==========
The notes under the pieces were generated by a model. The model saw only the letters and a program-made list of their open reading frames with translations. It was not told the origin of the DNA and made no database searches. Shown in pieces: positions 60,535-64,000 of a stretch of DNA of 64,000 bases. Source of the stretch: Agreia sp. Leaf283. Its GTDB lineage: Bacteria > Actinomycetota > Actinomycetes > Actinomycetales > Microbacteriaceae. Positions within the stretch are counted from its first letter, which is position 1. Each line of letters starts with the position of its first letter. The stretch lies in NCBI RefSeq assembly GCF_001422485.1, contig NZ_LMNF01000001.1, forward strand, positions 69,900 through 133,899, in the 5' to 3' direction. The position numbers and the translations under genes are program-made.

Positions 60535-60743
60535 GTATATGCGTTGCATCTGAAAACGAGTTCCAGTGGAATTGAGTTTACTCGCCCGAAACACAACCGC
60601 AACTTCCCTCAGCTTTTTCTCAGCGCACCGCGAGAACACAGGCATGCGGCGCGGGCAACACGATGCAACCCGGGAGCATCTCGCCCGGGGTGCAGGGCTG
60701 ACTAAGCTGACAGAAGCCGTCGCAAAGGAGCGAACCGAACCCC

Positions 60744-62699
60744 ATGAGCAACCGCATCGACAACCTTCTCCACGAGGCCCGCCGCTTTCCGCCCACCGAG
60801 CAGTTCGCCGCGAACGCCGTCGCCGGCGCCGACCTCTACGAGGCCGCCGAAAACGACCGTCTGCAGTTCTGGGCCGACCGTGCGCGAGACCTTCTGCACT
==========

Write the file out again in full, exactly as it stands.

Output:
The notes under the pieces were generated by a model. The model saw only the letters and a program-made list of their open reading frames with translations. It was not told the origin of the DNA and made no database searches. Shown in pieces: positions 60,535-64,000 of a stretch of DNA of 64,000 bases. Source of the stretch: Agreia sp. Leaf283. Its GTDB lineage: Bacteria > Actinomycetota > Actinomycetes > Actinomycetales > Microbacteriaceae. Positions within the stretch are counted from its first letter, which is position 1. Each line of letters starts with the position of its first letter. The stretch lies in NCBI RefSeq assembly GCF_001422485.1, contig NZ_LMNF01000001.1, forward strand, positions 69,900 through 133,899, in the 5' to 3' direction. The position numbers and the translations under genes are program-made.

Positions 60535-60743
60535 GTATATGCGTTGCATCTGAAAACGAGTTCCAGTGGAATTGAGTTTACTCGCCCGAAACACAACCGC
60601 AACTTCCCTCAGCTTTTTCTCAGCGCACCGCGAGAACACAGGCATGCGGCGCGGGCAACACGATGCAACCCGGGAGCATCTCGCCCGGGGTGCAGGGCTG
60701 ACTAAGCTGACAGAAGCCGTCGCAAAGGAGCGAACCGAACCCC

Positions 60744-62699
60744 ATGAGCAACCGCATCGACAACCTTCTCCACGAGGCCCGCCGCTTTCCGCCCACCGAG
60801 CAGTTCGCCGCGAACGCCGTCGCCGGCGCCGACCTCTACGAGGCCGCCGAAAACGACCGTCTGCAGTTCTGGGCCGACCGTGCGCGAGACCTTCTGCACT